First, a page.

Foreign Policy Blogs

Relocating the US Embassy in London


United States Embassy in London, England (Alastair Grant/AP)

The State Department announced last week that it will move its Embassy in London from its charming location on Grovesnor Square across the Thames to a more secure location. The International Herald Tribune reports that:

“The demand for more space, greater security and better energy efficiency have prompted the United States to plan a move from the smart (read: wealthy) Mayfair district to the Nine Elms Opportunity Area in Wandsworth, just south of the River Thames.”
“This has been a long and careful process,” U.S. Ambassador Robert Tuttle said in a statement yesterday. “We looked at all of our options, including renovation of our current building in Grosvenor Square. In the end, we realized that the goal of a modern, secure and environmentally sustainable embassy could best be met by constructing a new facility.”

As the UK daily The Guardian points out:

The US state department spent $15m (£8.5m) last year trying to upgrade security at the Grosvenor Square embassy, erecting high fences and concrete barriers and generally offending the aesthetic sensibilities of the neighbours. But the building remained a relatively easy target for a determined truck-bomber.

It was opened in 1960, at the start of the Kennedy era, and its wide glass expanses reflect a more innocent age. Now they are a security nightmare. Efforts to have all the surrounding roads closed failed due to opposition from the local council. Some local residents, fearing they were living next door to one of the world's most enticing terrorist targets, sold up and moved out.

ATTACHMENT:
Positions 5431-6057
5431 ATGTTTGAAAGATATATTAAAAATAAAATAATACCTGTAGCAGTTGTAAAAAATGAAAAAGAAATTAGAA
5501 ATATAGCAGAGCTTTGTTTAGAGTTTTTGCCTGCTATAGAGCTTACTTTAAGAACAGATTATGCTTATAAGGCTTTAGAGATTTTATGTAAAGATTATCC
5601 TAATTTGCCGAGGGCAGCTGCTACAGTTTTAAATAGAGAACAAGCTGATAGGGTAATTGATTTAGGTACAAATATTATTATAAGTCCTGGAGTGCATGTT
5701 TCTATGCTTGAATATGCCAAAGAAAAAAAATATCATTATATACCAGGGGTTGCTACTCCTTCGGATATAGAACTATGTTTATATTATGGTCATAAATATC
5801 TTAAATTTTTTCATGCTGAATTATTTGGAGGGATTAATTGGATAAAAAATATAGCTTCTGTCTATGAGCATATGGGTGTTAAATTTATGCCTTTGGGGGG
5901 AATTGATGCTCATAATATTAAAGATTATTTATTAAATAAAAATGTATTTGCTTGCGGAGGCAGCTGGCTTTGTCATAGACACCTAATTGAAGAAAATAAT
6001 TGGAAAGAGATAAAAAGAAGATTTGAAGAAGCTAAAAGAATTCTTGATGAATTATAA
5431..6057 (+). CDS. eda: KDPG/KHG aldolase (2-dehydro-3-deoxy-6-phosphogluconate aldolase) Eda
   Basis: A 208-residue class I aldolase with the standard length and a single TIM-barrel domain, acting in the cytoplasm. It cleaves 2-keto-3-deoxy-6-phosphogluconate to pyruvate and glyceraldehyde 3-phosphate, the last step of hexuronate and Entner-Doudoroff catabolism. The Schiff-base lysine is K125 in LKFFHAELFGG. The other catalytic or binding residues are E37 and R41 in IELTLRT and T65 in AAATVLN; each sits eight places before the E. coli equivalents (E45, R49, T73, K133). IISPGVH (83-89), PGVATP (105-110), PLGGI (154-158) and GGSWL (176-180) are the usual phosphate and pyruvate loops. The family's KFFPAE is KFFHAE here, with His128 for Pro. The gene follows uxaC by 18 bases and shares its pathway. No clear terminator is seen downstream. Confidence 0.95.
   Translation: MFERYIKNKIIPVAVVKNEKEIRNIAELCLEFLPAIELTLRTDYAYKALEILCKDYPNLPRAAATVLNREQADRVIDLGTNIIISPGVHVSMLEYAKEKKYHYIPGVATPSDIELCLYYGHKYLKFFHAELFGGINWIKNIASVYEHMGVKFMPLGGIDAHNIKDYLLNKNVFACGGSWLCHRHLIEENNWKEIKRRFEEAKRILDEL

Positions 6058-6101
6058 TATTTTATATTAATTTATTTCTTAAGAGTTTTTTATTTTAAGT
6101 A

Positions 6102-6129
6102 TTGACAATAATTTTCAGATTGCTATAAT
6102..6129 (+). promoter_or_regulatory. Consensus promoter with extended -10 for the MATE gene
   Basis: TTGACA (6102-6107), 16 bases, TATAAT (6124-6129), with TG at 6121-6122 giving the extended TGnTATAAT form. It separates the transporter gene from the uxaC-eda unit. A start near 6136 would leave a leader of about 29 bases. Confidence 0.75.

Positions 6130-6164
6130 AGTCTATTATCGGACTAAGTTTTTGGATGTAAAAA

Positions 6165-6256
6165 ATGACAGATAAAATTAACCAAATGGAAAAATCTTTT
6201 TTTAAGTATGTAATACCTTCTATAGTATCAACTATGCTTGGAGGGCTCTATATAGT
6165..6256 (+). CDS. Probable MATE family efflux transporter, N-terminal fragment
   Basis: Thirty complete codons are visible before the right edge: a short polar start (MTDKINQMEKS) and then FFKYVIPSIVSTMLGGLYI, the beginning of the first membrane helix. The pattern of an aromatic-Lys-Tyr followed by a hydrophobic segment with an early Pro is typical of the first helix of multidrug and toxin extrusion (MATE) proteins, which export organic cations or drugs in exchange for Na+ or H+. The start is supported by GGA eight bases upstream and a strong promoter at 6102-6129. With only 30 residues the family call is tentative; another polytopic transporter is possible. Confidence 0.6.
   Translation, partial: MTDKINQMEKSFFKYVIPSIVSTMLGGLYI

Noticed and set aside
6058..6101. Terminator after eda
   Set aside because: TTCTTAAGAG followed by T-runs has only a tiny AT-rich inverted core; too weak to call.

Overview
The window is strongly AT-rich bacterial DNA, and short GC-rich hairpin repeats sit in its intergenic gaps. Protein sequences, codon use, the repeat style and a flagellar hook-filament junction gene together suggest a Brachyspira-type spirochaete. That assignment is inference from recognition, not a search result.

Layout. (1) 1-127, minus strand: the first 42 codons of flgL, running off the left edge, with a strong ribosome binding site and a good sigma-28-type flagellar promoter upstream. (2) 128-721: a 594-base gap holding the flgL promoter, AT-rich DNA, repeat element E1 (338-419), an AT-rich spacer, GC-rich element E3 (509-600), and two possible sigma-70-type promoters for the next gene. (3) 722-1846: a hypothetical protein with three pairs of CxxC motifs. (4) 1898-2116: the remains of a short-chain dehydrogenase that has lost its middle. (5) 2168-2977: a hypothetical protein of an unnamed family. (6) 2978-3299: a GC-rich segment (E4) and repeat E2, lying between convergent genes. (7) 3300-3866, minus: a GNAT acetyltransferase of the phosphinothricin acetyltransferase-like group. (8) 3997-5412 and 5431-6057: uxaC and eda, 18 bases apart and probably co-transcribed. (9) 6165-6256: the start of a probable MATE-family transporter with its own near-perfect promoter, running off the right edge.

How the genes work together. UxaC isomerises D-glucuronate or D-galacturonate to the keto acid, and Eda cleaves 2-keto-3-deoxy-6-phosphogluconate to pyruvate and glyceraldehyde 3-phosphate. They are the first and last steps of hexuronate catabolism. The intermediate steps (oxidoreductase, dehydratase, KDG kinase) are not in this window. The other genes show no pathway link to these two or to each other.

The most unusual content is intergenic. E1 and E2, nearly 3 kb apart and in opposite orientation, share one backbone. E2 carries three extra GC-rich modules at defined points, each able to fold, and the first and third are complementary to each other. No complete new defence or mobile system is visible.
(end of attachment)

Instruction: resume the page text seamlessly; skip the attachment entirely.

The new embassy will be on a more spacious site at Wandsworth's Nine Elms “opportunity area” between Battersea power station and the MI6 headquarters at Vauxhall Cross. Not quite as glamorous an address as Mayfair, where John Adams, America's first envoy to Britain and its second president, set up house in 1785. But as the current ambassador, Robert Tuttle pointed out, the new site will actually be closer to the heart of British government, with views of parliament.”

An article in Time magazine relates some of the current building's historical significance:

“The move marks the end of a storied relationship. Over two centuries, five presidents, four vice presidents and ten secretaries of state have served at Grosvenor Square. In the late 18th century, John Adams, America's first Ambassador to the Court of St. James, opened a diplomatic post there, and in 1938 the Square became home to America's main diplomatic mission to Britain. During WWII, the Square earned the nickname “Little America” when Dwight D. Eisenhower placed his military headquarters on its leafy grounds.

The Embassy's relations with its neighbors began to sour after the attacks of Sept. 11, 2001. Although the State Department started a program of heavily fortifying its embassies against terrorism, some residents saw the Grosvenor Square site as vulnerable. In 2006, a neighborhood association, the Grosvenor Square Safety Group, bought two-page advertisements in The Washington Post and the Times of London that accused the Metropolitan Police and local governments of a moral failure for not closing the two roads adjacent to the embassy. Russian Countess Anca Vidaeff, who lived across from the embassy's side entrance, even held a three-day hunger strike to protest what she claimed was inadequate security. “My property is my pension but I cannot rent or sell my house and my life is in danger,” she told the press.

The result was a $15 million security upgrade that included raised concrete flower beds, six-foot-high blast walls, guard shacks and traffic-blocking structures. Enhanced screening facilities were also introduced to catch suicide bombers. Yet all those physical measures ‚ which must be removed as part of the move ‚ have not entirely resolved the embassy's security challenges.”